African American museum hosts voter registrations

A lot is happening in our world right now. The board of directors of the Springfield and Central Illinois African American History Museum (AAHM) has been moved and inspired by the large, diverse crowds protesting for justice and are inspired to do something. Have you thought about what you can do to help the cause and make your voice heard? There are so many issues that need to be addressed. How do you pick one and focus on that? How can we impact positive change in our community?

Our vote is our microphone

The board of directors of the AAHM, in cooperation with several organizations in our community, will serve as hosts for voter registration drives. In order to make a significant impact in our community, state and our country, we need to work together to get everyone in Springfield who is 18 and older registered to vote. After you are registered to vote, you need to go vote.

Below is a schedule of dates and times you can register to vote. All events will be held at the Springfield and Central Illinois African American History Museum, 1440 Monument Dr., Springfield, near the entrance to Oak Ridge Cemetery. Please visit our website at, our Facebook page, our Twitter and Instagram pages to find out more about our organization. This schedule will be posted on our social media sites.

If you are not registered to vote, please come and register. If you know someone who is not registered to vote, bring them to one of the scheduled events. We worked to provide a variety of dates and times for the events so everyone can register. Please bring two forms of ID.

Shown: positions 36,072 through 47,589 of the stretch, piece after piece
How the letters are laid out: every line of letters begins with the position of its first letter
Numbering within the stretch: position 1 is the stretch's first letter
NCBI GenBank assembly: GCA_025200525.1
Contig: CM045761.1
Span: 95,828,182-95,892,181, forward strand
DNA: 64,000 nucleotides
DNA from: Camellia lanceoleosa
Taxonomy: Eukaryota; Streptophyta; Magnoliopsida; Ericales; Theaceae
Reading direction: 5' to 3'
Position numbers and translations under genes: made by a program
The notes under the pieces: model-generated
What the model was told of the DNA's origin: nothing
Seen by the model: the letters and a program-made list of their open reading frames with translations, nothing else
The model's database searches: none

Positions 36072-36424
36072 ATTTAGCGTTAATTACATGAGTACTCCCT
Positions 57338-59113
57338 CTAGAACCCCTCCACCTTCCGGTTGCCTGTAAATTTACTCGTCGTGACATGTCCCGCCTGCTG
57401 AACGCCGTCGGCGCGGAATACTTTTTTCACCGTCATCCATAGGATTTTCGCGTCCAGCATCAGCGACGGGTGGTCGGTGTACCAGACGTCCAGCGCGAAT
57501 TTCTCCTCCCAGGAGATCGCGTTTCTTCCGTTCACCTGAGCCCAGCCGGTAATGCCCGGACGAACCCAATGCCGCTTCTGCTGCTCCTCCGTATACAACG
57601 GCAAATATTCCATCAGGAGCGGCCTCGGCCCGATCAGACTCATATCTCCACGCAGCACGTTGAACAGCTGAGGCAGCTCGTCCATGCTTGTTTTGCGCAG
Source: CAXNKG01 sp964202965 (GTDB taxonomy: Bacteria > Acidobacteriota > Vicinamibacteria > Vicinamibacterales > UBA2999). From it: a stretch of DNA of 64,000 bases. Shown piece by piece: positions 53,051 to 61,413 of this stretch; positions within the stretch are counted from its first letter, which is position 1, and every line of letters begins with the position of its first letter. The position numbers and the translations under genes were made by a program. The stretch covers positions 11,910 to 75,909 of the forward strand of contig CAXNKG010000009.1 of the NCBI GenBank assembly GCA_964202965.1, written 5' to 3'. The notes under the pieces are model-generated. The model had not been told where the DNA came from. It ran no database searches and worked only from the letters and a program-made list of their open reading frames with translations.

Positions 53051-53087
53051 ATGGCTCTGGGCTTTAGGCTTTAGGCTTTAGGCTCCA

Scheduled voter registration dates

July 18 – 11 a.m.-3 p.m. Zeta Phi Beta Sorority, Inc. Kappa Sigma Zeta Chapter

July 21 – 3 p.m.-7p.m. Sigma Gamma Rho Sorority, Inc. Epsilon Sigma Sigma Alumnae Chapter

July 23 – 11 a.m.-2 p.m. Delta Sigma Theta Sorority, Inc., Springfield-Decatur Area Alumnae Chapter

July 25 – 12 p.m.-4 p.m. Black Lives Matter

Aug. 8 – 12 p.m.-4 p.m. League of Women Voters

Aug. 15 – 1 p.m.-3 p.m. Alpha Kappa Alpha Sorority, Inc., Nu Omicron Omega Chapter

Sept. 12 – 12 p.m.-3 p.m. Phi Beta Sigma Fraternity

Sept. 22 – 5 p.m.-8 p.m. Alpha Phi Alpha Fraternity, Inc., Mu Delta Lambda Chapter

We are working to make sure you have a safe environment when you come to the AAHM. Masks or face covering will be required, social distancing will be practiced, temperatures will be taken and hand sanitizing will be available. All areas will be sanitized after each use. We are also working on a new exhibit about the oldest African American churches in Springfield and we hope to have that on display when we open.

Know your history

Many recently celebrated Independence Day, July 4. On July 4, 1776, the Continental Congress declared that the 13 American colonies were no longer subject (and subordinate) to the monarch of Britain, King George III, and were now united, free and independent states. That Declaration of Independence did not free enslaved Africans or give white women equal rights.

In 1870 the 15th Amendment passed and states: "The right of citizens of the United States to vote shall not be denied or abridged by the United States or by any state on account of race, color, or previous condition of servitude." It wasn't until the 19th Amendment to the Constitution passed in 1920 that women were given equal rights to vote as men.

Even after these constitutional amendments were passed, access to voting became something to fight for, not a granted right. Voter suppression was prevalent throughout our country and became the way to keep our voices from being heard. In 2020, many states are still practicing various means and methods of voter suppression. Illinois is not one of those states. You can vote early. You can vote by absentee ballot and you can request a mail-in ballot. You have no excuse.

Nell Clay of Springfield is president of the AAHM board of directors.

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